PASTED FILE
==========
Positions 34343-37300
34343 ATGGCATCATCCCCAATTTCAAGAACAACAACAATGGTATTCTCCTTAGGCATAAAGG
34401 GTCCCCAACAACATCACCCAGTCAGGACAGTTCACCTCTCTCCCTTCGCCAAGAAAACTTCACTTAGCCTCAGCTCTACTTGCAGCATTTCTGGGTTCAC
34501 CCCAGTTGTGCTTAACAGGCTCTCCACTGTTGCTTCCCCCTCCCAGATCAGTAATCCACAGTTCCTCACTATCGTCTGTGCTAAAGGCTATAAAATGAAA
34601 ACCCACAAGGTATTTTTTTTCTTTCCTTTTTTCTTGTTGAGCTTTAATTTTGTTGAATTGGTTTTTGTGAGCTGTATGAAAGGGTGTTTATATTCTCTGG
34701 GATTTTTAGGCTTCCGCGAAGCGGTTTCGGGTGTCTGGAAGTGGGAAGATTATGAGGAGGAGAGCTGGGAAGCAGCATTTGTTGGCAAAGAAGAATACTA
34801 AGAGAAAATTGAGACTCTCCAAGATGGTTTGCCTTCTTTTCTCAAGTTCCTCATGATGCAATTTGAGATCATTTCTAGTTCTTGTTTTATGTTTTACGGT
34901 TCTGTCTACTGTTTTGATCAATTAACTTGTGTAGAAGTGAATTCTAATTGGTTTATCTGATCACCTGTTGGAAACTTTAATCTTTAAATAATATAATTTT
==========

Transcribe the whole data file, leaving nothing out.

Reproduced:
Positions 34343-37300
34343 ATGGCATCATCCCCAATTTCAAGAACAACAACAATGGTATTCTCCTTAGGCATAAAGG
34401 GTCCCCAACAACATCACCCAGTCAGGACAGTTCACCTCTCTCCCTTCGCCAAGAAAACTTCACTTAGCCTCAGCTCTACTTGCAGCATTTCTGGGTTCAC
34501 CCCAGTTGTGCTTAACAGGCTCTCCACTGTTGCTTCCCCCTCCCAGATCAGTAATCCACAGTTCCTCACTATCGTCTGTGCTAAAGGCTATAAAATGAAA
34601 ACCCACAAGGTATTTTTTTTCTTTCCTTTTTTCTTGTTGAGCTTTAATTTTGTTGAATTGGTTTTTGTGAGCTGTATGAAAGGGTGTTTATATTCTCTGG
34701 GATTTTTAGGCTTCCGCGAAGCGGTTTCGGGTGTCTGGAAGTGGGAAGATTATGAGGAGGAGAGCTGGGAAGCAGCATTTGTTGGCAAAGAAGAATACTA
34801 AGAGAAAATTGAGACTCTCCAAGATGGTTTGCCTTCTTTTCTCAAGTTCCTCATGATGCAATTTGAGATCATTTCTAGTTCTTGTTTTATGTTTTACGGT
34901 TCTGTCTACTGTTTTGATCAATTAACTTGTGTAGAAGTGAATTCTAATTGGTTTATCTGATCACCTGTTGGAAACTTTAATCTTTAAATAATATAATTTT